Monday, April 19, 2010

Lessons in business analysis from MS Courier

I'm just as excited as the next IT gadget geek to see what Microsoft releases with its upcoming dual screen Courier Digital Journal. But rather than speculate on what features it may or may not have, I want to pause to observe something about the preliminary videos we're seeing pop up--particularly the ones found on engadget.

Watch the videos, and even without sound you get it. You know what this device should do. You have a good idea of who it's for. How many pages of written requirements would it take to convey all the information you just received from this short video?

Watch Joe Levine's TED talk on a proposed mission to Mars and you come to the same conclusion: in a few minutes of video you find yourself saying that's possible. You are previewing the future. It's a simulation, but somehow tangible at the same time. How many words would it take to convey the same information? And how long would that take to digest?

I've spent a lot of years writing requirements documents for software and technology projects. They still have their place. But what is the single most important skill for business analysts of today and tomorrow? Film making.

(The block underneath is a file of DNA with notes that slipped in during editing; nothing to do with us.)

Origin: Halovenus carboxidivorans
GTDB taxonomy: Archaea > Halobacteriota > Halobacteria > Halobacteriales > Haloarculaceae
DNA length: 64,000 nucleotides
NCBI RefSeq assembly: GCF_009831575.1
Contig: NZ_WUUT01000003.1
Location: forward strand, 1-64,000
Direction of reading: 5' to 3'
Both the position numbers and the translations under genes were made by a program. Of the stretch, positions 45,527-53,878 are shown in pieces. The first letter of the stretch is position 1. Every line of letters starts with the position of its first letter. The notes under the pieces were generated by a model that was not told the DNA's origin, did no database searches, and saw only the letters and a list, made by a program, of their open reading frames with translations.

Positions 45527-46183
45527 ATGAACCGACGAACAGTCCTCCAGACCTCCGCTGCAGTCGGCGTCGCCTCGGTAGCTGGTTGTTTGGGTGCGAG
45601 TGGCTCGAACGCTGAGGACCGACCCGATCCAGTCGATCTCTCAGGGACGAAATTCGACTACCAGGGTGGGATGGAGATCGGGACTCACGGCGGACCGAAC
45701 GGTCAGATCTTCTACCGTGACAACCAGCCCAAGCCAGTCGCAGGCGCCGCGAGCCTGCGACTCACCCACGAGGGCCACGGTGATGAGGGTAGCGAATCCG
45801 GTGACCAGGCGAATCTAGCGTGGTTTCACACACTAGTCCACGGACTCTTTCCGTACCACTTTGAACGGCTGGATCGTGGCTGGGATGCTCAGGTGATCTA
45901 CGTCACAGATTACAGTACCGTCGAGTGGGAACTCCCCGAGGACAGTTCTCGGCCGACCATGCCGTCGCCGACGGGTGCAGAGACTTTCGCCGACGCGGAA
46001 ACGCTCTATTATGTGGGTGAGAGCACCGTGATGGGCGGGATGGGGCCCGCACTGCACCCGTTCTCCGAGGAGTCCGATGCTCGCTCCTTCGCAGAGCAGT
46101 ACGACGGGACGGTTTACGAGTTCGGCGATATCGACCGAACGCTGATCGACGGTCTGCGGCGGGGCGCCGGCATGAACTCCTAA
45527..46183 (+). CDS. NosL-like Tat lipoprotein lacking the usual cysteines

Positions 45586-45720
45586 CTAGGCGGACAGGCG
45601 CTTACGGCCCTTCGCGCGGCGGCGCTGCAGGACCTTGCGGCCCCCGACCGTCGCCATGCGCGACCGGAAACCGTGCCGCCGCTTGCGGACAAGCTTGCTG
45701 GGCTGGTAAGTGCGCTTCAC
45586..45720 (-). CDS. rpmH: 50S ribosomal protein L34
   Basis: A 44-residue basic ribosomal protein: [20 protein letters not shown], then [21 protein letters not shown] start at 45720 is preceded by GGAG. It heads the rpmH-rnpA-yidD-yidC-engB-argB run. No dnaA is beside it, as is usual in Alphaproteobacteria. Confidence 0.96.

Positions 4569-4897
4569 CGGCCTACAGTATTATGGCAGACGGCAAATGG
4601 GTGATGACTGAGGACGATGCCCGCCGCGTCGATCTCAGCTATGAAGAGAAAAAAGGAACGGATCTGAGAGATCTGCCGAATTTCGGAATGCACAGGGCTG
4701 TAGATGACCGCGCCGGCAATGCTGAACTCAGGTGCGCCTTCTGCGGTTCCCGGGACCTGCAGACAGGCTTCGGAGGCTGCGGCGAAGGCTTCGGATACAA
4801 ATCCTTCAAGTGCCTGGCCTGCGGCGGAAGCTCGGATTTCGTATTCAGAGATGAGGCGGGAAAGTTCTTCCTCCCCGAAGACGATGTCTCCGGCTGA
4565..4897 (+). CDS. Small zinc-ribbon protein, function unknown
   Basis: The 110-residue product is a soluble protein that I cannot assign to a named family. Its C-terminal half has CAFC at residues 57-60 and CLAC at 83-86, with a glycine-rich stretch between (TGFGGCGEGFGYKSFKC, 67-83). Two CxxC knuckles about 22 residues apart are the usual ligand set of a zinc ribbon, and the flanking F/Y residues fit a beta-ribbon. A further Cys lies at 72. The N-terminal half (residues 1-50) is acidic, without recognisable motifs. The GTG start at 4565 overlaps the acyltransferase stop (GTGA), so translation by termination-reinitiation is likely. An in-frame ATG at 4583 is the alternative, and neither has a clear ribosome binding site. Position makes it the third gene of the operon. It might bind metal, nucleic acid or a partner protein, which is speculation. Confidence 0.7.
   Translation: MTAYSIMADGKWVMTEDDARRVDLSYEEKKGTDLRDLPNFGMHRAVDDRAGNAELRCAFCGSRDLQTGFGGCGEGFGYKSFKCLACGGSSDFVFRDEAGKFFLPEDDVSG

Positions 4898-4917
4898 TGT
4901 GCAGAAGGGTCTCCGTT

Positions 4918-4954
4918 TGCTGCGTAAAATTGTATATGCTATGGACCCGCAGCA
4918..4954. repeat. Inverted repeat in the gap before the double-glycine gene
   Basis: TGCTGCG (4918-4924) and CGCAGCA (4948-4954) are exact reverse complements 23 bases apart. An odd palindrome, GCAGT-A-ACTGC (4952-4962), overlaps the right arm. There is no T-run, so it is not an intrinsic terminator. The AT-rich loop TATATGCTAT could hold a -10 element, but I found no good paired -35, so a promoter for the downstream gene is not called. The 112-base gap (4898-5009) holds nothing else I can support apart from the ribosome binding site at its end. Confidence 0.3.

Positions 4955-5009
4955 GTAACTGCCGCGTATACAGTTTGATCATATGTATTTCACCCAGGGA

Lessons from West Coast Customs (Part One)

I don't get to watch much TV, but when I do, I enjoy the show West Coast Customs. I love watching craftsman of any kind bring their considerable skill and creativity to a new project that has its own unique requirements and constraints. There is so much to learn about project management from this show.

The point I'd like to make today is how important one word can be: what they call their final deadline.

But for those who are not familiar with the program, essentially people bring their (often very expensive) vehicles to West Coast Customs to have them customized in some way--they are definitely one-of-a-kind when they drive away. The customer drops it off, West Coast works on them, the customer comes back to see how it looks and to pick it up. The show documents the steps, the challenges, and the process to get from drop-off to pick-up.

Everyone in the shop calls the final deadline for the project "The Reveal" knowing the customer will be at the shop on a given day to see and pick up her/his car--and they will want something truly amazing.